The Medical Imaging & Technology Alliance (MITA) – the leading trade association representing manufacturers of medical imaging equipment, radiopharmaceuticals, contrast media, and focused ultrasound therapeutic devices – joined with 71 other groups to send a letter to leaders of the U.S. House of Representatives Energy & Commerce and Ways & Means Committees requesting a hearing be held to consider The Facilitating Innovative Nuclear Diagnostics (FIND) Act of 2021 (H.R. 4479).

“The FIND Act, as evidenced by this letter, is supported by a broad coalition of patient, doctor and industry stakeholders,” said Patrick Hope, executive director of MITA. “Now is the time for Congress to take the next step towards passing this legislation and evaluate this measure in a committee hearing. This policy can help to expand beneficiary access to care, improve health outcomes, create healthcare savings, and promote innovation and development in nuclear medicine.”

Innovations in nuclear medicine have allowed physicians a safe, non-invasive way to gather specific medical information that would otherwise be unavailable and help confirm a diagnosis or determine treatment efficacy. However, current Medicare payment policy restricts access to these drugs by packaging their payment the same way as other older, lower-cost radiopharmaceuticals. The result is these newer, more innovative drugs are reimbursed at a rate that doesn’t fully cover their cost. The diagnostic radiopharmaceuticals that are negatively impacted by this policy are the same drugs that can better detect prevalent and costly diseases like Alzheimer’ and Parkinson’s, breast & prostate cancer, and neuroendocrine tumors.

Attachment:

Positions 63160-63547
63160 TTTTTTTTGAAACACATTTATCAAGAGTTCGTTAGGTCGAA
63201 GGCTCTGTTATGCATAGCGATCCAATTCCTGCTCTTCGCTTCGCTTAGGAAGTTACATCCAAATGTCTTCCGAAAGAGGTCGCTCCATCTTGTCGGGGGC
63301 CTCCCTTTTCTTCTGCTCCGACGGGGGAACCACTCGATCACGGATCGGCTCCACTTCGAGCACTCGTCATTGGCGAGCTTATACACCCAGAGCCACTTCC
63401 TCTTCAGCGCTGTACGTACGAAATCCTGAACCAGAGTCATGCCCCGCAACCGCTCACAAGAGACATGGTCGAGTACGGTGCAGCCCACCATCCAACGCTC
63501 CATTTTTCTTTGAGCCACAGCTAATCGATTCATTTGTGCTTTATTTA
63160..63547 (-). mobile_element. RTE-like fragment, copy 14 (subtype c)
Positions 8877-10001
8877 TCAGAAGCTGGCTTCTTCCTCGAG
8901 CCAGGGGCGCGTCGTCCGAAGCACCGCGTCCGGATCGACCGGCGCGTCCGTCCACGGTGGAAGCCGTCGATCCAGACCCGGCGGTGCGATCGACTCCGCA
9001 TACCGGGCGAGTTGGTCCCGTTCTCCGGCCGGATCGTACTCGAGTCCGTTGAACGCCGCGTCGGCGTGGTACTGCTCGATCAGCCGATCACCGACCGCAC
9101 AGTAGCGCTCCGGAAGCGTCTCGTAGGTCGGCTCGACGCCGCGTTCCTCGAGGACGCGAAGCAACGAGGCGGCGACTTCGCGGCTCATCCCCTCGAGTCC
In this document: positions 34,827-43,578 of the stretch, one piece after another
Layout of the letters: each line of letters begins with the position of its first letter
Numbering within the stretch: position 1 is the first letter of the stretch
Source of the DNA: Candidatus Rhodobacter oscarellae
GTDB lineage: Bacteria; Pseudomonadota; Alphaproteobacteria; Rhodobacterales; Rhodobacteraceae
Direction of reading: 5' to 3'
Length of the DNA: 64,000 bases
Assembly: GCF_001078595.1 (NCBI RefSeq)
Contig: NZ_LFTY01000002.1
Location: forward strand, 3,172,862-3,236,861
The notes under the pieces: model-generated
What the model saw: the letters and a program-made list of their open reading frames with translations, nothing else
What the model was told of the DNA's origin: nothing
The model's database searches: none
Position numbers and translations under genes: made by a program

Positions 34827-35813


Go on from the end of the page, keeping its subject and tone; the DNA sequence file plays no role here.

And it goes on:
The FIND Act is bipartisan, bicameral, budget-neutral legislation that would direct CMS to pay separately for all diagnostic radiopharmaceuticals with a per day cost that exceeds $500 and have been FDA-approved on or after January 1, 2008. This policy will safeguard Medicare beneficiaries’ access to the most appropriate diagnostic radiopharmaceuticals and help spur continued innovations in nuclear imaging studies.

To see the letter and list of signatories, click here.

[Source: Medical Imaging & Technology Alliance]